In a cyber-emergency, can you rely on the Department of Defense (DOD) to know exactly where its best cyber-response units are? A government watchdog doesn't think so.
The Government Accountability Office (GAO) said in a report this week that the Pentagon "does not have visibility" into where some of the National Guard's most prized cyber-response units are -- despite being required to by law.
According to the report, the DOD has "not maintained a database" that would "fully and quickly identify" units that could be deployed should the US fall victim to a cyberattack.
That's a problem, because the National Guard might be one of the best-equipped reserve military units to support the government in a time of cyber emergency. The report said that National Guard units are in a "unique position to recruit and retain individuals who have significant cyber expertise based on their full-time positions outside of the military and can coordinate with state authorities and critical infrastructure owners within their respective states".
So, knowing exactly what's at the Pentagon's disposal might be important in a time of crisis.
The watchdog report said that as a result there has yet to be a "tier 1" exercise, which involves national-level organizations and combatant commanders, in part because the National Guard had not been fully included.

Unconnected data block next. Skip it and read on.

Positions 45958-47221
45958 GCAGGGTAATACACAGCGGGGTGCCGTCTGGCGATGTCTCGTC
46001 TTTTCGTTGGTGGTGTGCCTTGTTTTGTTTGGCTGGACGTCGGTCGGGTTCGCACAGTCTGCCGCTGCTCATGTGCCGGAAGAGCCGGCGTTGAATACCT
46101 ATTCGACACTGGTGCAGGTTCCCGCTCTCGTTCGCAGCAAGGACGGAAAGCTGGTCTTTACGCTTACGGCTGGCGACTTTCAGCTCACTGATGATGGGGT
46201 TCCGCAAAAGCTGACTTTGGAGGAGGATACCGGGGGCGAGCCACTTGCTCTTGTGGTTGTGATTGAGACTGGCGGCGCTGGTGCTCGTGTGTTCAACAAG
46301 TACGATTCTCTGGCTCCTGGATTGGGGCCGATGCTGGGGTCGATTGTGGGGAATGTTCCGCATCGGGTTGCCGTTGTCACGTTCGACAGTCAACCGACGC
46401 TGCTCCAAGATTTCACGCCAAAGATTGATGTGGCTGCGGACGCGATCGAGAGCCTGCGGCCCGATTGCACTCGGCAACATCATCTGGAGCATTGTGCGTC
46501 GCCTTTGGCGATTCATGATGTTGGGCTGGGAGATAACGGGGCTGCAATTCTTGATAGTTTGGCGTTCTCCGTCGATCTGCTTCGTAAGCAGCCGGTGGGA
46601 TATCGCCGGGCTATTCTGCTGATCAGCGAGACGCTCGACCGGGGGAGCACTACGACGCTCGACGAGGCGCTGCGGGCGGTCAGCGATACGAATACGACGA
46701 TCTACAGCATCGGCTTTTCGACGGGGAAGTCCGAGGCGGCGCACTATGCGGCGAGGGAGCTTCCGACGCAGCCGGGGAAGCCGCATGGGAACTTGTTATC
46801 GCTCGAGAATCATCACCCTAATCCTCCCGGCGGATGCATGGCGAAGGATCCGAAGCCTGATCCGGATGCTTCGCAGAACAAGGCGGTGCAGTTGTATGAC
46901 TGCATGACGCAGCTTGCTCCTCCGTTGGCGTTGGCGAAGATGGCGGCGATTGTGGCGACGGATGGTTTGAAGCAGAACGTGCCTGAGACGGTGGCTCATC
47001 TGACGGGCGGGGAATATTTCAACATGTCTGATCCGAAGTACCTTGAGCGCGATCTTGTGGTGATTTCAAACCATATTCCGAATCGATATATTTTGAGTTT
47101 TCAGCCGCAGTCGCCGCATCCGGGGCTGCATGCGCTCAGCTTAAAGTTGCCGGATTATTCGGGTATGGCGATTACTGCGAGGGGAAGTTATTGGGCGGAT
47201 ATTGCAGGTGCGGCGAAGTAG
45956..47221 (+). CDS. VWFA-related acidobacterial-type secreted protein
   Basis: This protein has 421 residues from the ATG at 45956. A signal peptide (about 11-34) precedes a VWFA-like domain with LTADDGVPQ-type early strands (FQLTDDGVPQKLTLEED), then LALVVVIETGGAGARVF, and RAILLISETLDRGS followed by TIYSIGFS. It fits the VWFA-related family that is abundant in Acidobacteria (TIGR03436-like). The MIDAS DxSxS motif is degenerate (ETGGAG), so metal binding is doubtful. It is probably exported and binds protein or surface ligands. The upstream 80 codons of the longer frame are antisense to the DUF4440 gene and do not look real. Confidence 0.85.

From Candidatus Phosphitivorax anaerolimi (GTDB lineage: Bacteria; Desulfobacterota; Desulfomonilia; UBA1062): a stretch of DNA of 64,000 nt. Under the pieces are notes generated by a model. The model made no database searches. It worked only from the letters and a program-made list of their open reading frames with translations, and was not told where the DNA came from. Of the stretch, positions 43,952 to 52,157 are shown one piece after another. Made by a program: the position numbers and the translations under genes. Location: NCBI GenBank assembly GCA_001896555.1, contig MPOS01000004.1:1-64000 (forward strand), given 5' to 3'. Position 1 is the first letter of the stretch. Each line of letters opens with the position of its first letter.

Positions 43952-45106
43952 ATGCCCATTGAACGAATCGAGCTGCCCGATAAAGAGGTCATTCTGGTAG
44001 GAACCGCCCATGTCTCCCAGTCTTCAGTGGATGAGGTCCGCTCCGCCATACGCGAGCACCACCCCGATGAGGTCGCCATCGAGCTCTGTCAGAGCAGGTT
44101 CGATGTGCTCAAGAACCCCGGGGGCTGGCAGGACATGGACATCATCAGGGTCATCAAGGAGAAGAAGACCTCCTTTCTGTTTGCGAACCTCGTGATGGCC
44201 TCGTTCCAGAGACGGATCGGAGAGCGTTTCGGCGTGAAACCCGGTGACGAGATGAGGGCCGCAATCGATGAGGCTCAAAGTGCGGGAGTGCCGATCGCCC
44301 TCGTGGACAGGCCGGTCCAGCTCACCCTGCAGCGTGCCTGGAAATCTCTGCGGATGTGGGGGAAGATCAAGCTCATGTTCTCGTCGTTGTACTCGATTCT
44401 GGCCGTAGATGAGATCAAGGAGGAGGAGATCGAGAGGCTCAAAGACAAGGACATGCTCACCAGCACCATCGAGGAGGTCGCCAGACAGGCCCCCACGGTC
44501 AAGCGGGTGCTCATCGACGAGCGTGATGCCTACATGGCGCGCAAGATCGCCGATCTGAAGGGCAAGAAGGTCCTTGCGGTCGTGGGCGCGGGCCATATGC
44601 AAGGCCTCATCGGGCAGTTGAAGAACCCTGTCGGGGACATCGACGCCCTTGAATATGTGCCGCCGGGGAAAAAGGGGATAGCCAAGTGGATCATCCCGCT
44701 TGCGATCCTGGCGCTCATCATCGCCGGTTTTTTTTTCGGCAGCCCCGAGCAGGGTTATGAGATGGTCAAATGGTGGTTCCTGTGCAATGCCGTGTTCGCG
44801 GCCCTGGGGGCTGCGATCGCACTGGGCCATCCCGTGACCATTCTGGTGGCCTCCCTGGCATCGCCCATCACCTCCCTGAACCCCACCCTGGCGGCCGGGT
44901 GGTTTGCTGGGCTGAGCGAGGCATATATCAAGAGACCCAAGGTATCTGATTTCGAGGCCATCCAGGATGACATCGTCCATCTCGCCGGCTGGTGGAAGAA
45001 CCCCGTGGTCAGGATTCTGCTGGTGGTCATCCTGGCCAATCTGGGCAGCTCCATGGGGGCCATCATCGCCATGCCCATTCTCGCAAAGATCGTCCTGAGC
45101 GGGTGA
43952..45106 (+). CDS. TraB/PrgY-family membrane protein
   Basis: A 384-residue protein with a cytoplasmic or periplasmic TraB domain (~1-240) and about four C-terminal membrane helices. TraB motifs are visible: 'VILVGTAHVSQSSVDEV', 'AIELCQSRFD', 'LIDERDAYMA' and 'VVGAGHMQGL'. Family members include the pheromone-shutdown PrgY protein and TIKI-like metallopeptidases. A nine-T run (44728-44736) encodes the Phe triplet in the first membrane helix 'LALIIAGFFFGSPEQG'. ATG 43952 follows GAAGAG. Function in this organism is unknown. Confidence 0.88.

One of the core criticisms for that reason was the Pentagon's tendency to exercise in a classified setting, which limited how other agencies would participate.
"In one example, Washington National Guard officials told us that utility personnel who had flown across the country to participate in a civil support exercise that the National Guard unit had invited them to participate in were not admitted into the classified exercise environment," the report read.
In a response, the Pentagon partially agreed with the findings, but a spokesperson when reached by email declined to comment further.
The watchdog's findings are the second set of prominent reports this year criticizing the effectiveness of the Pentagon during a cyberattack. In April, the watchdog said that the Pentagon did "not clearly define its roles and responsibilities for cyber incidents" because of conflicting rules governing who would take charge.
The DOD acknowledged the report's findings but didn't say when it would fix the problems.